5. Engineered repressible lethality for controlling the pink bollworm, a lepidopteran pest of cotton.

    Directory of Open Access Journals (Sweden)

    Neil I Morrison

    Full Text Available The sterile insect technique (SIT is an environmentally friendly method of pest control in which insects are mass-produced, irradiated and released to mate with wild counterparts. SIT has been used to control major pest insects including the pink bollworm (Pectinophora gossypiella Saunders, a global pest of cotton. Transgenic technology has the potential to overcome disadvantages associated with the SIT, such as the damaging effects of radiation on released insects. A method called RIDL (Release of Insects carrying a Dominant Lethal is designed to circumvent the need to irradiate insects before release. Premature death of insects' progeny can be engineered to provide an equivalent to sterilisation. Moreover, this trait can be suppressed by the provision of a dietary antidote. In the pink bollworm, we generated transformed strains using different DNA constructs, which showed moderate-to-100% engineered mortality. In permissive conditions, this effect was largely suppressed. Survival data on cotton in field cages indicated that field conditions increase the lethal effect. One strain, called OX3402C, showed highly penetrant and highly repressible lethality, and was tested on host plants where its larvae caused minimal damage before death. These results highlight a potentially valuable insecticide-free tool against pink bollworm, and indicate its potential for development in other lepidopteran pests.

  6. Microbial Control of Invertebrate Pests-Chapter 7

    Science.gov (United States)

    Arthropods, particularly insects, have a wide spectrum of microbial pathogens – viruses, bacteria, fungi, protozoans, as well as entomopathogenic bacterium-nematode symbioses. All these categories of microorganisms have been commercialized to control arthropods. There are several hundred microbial p...

  7. Arthropod Pest Control for UK Oilseed Rape - Comparing Insecticide Efficacies, Side Effects and Alternatives.

    Directory of Open Access Journals (Sweden)

    Han Zhang

    Full Text Available Oilseed rape (Brassica napus is an important combinable break crop in the UK, which is largely protected from arthropod pests by insecticidal chemicals. Despite ongoing debate regarding the use of neonicotinoids, the dominant seed treatment ingredients used for this crop, there is little publicly available data comparing the efficacy of insecticides in controlling key arthropod pests or comparing the impacts on non-target species and the wider environment. To provide an insight into these matters, a UK-wide expert survey targeting agronomists and entomologists was conducted from March to June 2015. Based on the opinions of 90 respondents, an average of 20% yield loss caused by the key arthropod pests was expected to have occurred in the absence of insecticide treatments. Relatively older chemical groups were perceived to have lower efficacy for target pests than newer ones, partly due to the development of insecticide resistance. Without neonicotinoid seed treatments, a lack of good control for cabbage stem flea beetle was perceived. Wide spectrum foliar insecticide sprays were perceived to have significantly greater negative impacts than seed treatments on users' health, natural enemies, pollinators, soil and water, and many foliar active ingredients have had potential risks for non-target arthropod species in UK oilseed rape fields for the past 25 years. Overall, 72% of respondents opposed the neonicotinoid restriction, while 10% supported it. Opposition and support of the restriction were largely based on concerns for pollinators and the wider environment, highlighting the uncertainty over the side effects of neonicotinoid use. More people from the government and research institutes leaned towards neutrality over the issue, compared to those directly involved in growing the crop. Neonicotinoid restriction was expected to result in greater effort and expenditure on pest control and lower production (0-1 t/ha less. Alternatives for future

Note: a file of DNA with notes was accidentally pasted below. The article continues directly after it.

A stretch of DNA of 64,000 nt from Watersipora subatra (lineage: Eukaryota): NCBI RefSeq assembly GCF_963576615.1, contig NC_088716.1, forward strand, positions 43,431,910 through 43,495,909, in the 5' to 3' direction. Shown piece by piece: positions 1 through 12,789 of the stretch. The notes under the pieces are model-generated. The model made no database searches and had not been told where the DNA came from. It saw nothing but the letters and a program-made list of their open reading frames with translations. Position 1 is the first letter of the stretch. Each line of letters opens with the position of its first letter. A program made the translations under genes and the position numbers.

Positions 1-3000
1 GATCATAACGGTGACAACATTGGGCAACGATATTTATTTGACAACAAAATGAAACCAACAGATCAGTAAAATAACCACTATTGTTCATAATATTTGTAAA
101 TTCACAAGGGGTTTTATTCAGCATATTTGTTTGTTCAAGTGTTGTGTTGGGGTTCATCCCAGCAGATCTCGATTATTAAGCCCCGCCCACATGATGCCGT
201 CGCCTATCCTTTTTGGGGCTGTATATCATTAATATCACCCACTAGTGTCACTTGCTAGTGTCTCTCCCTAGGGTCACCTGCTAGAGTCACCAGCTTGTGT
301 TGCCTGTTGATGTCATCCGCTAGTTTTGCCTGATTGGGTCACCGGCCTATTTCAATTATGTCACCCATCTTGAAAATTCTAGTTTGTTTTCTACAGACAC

8. The Current Status of Baculovirus and Their Implication for Insect Pest Control

    Directory of Open Access Journals (Sweden)

    Arman Wijonarko

    2001-07-01

    Full Text Available Baculovirus have been promoted as the promising bioinsecticides for their pest control potential for more than half a century. But only a few have been successful as biological control agent, and almost none has been proven as commercial success, or widely used for large-scale insect pest control. The bioinsecticides currently represent only a small fraction of the world pesticide market. The successful of the Bt crop marked a special achievement in the bioinsecticide market growth. How about the baculoviruses? The main hurdle for baculovirus to be developed as bioinsecticide is its poor performance compare to synthetic chemical ones, include the speed of kill, and host range. It is important to understand the nature of baculovirus, and explore the possibilities to develop new way in applying the baculovirus as bioinsecticides. Key words: current status, baculovirus, insect control

  9. Bacillus thuringiensis-based Products for Insect Pest Control

    NARCIS (Netherlands)

    Maagd, de R.A.

    2015-01-01

    Bacillus thuringiensis (or Bt, as it has become generally known) is one of the oldest and widely used biological control agents and has a long history of use. Bt and a number of related bacteria produce a variety of toxins, mostly—but not exclusively- localized in the parasporal crystals, which are,